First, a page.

My most recent book has evolved out of my own practice of game development, through an ongoing project called Arcana: a game about performing occult rituals in a magical theatre to unlock the mysteries of the multiverse. The design and development of Arcana has been a long and winding road, the history of which is chronicled in this video, made by Canadian hall of fame game designer Denis Dyack. https://www.youtube.com/watch?v=PHLWwoWnyYE&feature=youtu.be In the same way that a flight simulator seeks to provide the most detailed and realistic experience of flight, Arcana seeks to provide the most authentic and immersive experience of magic. Arcana is a long-term endeavor, intended as a multi-decade project along the lines of Dwarf Fortress. I coordinate an interdisciplinary and international team, including lead programmer Steve Graham, artist Thomas Vanhuffel, and Casio-sponsored musician Kyle Morrison Lovely. The game’s current state as of 2020 can be seen in this trailer made by Kris Maxwell. https://www.youtube.com/watch?v=YVy9k2gYFgw
- game design
- systems design
- quest design
- narrative design
- magic systems
- the Gothic
- heavy metal
Publications and research outputs
|Howard, Jeff ORCID: https://orcid.org/0000-0001-9077-1025 (2015) "The Occult in Video Games: An Interview with Jeff Howard". Dark Discoveries, 1 (32). pp. 88-90. ISSN 9781942712558|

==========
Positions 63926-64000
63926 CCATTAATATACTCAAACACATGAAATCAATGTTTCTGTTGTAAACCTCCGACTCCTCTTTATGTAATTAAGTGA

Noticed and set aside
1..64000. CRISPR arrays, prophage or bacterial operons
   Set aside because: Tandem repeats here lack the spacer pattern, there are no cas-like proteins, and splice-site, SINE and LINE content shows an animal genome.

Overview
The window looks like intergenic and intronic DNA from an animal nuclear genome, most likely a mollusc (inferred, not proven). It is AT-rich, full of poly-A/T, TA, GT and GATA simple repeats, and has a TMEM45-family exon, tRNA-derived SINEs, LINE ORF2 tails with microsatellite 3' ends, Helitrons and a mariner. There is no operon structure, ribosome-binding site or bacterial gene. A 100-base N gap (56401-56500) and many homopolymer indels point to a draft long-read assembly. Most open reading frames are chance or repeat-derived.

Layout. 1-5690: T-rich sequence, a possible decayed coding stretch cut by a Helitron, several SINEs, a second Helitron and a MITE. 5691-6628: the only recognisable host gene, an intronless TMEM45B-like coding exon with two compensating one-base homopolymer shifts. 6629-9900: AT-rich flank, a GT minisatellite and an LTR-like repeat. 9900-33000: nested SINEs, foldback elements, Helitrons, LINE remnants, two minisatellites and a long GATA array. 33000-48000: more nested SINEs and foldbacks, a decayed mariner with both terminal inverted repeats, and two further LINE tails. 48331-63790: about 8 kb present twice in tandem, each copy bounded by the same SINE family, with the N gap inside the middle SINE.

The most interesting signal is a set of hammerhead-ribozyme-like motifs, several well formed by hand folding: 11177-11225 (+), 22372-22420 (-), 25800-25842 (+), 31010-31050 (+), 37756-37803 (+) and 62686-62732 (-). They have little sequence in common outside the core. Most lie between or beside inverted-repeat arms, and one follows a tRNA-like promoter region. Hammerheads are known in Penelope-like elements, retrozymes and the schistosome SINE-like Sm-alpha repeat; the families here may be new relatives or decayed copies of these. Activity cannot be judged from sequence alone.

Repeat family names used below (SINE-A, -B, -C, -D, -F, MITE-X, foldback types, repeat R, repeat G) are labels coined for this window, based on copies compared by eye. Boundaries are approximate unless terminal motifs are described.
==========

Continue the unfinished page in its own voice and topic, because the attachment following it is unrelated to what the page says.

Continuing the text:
|Howard, Jeff ORCID: https://orcid.org/0000-0001-9077-1025 (2012) "Howard's Law of Occult Game Design" (section) in 100 Principles of Game Design (book). In: 100 Principles of Game Design. New Riders, New York. ISBN 0321902491|
Conference or Workshop Item
|Howard, Jeff ORCID: https://orcid.org/0000-0001-9077-1025 (2017) Force and Fire: Making Your Game More Metal. In: Game Developer's Conference (GDC), San Francisco.|
|Howard, Jeff ORCID: https://orcid.org/0000-0001-9077-1025 (2012) Occult Game Design: An Initiation into Secrets and Mysteries. In: Game Developer's Conference (GDC) Online 2012, October 2012, Austin, TX, U.S..|
|Howard, Jeff ORCID: https://orcid.org/0000-0001-9077-1025 (2014) Game Magic: A Designer's Guide to Magic Systems in Theory and Practice. CRC Press/Taylor and Francis, Boca Raton, Florida, United States. ISBN 1138427756 Item availability may be restricted.|
|Howard, Jeff ORCID: https://orcid.org/0000-0001-9077-1025 (2009) Quests: Design, Theory, and History in Games and Narratives. AK Peters/CRC Press, Boca Raton, Florida, United States. ISBN 1138427942 Item availability may be restricted.|
Areas of teaching
- Game Design
- systems design
- narrative design
- BA(Hons) Game Development
- Game Design MA
Consultancy and facility services